If you have ever sent or received photos via email, or attached them somewhere on the web, you know that image size can be a problem. Some websites only allow small images so they load faster and consume less memory, and getting an email with a huge image can be very annoying.
This is why we "resize" our images. The aim of optimization is to reduce the time it takes to access a website (or run a program).
The time it takes for a webpage to display is affected by a number of factors:
- number (and filesize) of images used on the webpage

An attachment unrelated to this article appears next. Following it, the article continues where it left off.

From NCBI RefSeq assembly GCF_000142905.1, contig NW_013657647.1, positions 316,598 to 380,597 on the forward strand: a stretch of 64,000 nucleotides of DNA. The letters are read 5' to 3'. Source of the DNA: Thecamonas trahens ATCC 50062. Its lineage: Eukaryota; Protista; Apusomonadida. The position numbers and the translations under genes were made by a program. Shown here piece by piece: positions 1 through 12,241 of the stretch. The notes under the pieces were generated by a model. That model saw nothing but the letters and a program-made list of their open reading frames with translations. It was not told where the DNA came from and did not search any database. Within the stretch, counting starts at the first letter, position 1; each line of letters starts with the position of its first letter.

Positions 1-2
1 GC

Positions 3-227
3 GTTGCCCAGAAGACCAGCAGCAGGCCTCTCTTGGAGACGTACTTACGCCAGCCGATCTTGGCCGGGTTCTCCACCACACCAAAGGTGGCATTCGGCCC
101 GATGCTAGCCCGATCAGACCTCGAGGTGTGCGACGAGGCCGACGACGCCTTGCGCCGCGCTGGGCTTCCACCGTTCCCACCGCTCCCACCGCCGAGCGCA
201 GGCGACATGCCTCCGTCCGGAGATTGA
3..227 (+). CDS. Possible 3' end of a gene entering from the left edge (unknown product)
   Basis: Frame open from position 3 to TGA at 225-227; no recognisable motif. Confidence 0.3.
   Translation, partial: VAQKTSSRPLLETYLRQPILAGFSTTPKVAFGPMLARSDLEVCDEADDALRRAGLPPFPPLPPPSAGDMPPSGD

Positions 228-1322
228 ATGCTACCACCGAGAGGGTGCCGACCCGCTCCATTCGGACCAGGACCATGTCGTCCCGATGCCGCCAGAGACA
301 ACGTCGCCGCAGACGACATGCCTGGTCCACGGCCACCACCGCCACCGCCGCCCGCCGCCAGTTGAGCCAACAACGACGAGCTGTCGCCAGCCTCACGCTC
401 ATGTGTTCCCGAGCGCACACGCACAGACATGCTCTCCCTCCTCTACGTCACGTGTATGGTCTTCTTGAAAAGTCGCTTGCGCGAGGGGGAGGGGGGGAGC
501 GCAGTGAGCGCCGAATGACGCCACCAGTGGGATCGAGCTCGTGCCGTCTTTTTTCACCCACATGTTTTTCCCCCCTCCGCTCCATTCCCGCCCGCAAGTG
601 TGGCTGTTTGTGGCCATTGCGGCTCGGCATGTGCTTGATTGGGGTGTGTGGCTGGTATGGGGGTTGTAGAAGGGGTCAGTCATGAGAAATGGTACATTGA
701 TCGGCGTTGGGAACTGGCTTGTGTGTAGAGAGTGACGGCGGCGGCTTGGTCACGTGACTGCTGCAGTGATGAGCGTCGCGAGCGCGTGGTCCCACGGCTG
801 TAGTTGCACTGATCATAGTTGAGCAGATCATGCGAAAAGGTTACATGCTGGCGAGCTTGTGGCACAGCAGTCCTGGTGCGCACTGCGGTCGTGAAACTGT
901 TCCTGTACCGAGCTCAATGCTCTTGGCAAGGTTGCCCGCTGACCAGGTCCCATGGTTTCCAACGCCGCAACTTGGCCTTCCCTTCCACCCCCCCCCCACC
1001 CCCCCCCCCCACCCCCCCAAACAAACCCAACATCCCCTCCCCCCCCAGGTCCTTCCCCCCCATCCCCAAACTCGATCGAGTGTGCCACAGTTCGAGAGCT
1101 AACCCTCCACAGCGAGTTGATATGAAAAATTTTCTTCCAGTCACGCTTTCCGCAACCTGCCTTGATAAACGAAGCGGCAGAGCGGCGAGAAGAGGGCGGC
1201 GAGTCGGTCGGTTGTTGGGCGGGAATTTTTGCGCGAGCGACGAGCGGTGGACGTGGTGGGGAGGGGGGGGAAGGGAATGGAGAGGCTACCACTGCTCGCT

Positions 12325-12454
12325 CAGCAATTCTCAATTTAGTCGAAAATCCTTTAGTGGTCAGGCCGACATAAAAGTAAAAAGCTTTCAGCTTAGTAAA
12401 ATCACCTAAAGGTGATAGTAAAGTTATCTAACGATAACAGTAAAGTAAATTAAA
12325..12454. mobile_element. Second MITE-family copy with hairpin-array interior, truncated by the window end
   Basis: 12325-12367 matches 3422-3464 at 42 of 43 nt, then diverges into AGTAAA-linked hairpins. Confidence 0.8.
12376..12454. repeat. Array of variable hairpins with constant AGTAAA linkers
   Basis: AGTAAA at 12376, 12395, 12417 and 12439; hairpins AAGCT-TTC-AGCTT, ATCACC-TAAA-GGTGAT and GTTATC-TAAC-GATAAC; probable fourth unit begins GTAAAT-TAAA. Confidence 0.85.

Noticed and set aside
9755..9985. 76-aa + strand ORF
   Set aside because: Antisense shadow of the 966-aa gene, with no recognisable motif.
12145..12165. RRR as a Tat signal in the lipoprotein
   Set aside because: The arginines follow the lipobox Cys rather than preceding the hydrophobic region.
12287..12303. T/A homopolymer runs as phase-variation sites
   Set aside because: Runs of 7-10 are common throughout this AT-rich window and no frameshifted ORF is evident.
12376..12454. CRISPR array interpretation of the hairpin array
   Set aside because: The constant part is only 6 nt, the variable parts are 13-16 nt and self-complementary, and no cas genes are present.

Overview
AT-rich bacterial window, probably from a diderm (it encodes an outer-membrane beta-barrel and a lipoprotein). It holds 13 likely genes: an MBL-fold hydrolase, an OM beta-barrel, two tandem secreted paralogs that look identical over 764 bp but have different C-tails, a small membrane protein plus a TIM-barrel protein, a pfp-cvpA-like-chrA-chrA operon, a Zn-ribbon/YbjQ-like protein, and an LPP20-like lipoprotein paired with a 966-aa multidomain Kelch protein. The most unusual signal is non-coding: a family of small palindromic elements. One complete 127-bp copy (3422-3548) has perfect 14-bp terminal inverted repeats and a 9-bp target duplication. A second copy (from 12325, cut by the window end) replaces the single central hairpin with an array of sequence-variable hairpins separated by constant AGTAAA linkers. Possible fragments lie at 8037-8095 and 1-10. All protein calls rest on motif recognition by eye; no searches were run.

- structure of the underlying XHTML code, for example; setting height and width attributes enables the browser to reserve the correct amount of space for an image (before it has downloaded) avoiding the browser redrawing the webpage
- browser’s rendering engine (how the program is used to access the web loads on each webpage)
- browser caching: if the webpage, images, stylesheets, etc. are stored locally they do not need to be downloaded
- user’s connection speed (i.e. dial-up modem will take longer to download a webpage than a cable modem)
- speed of the server hosting the website
- Internet traffic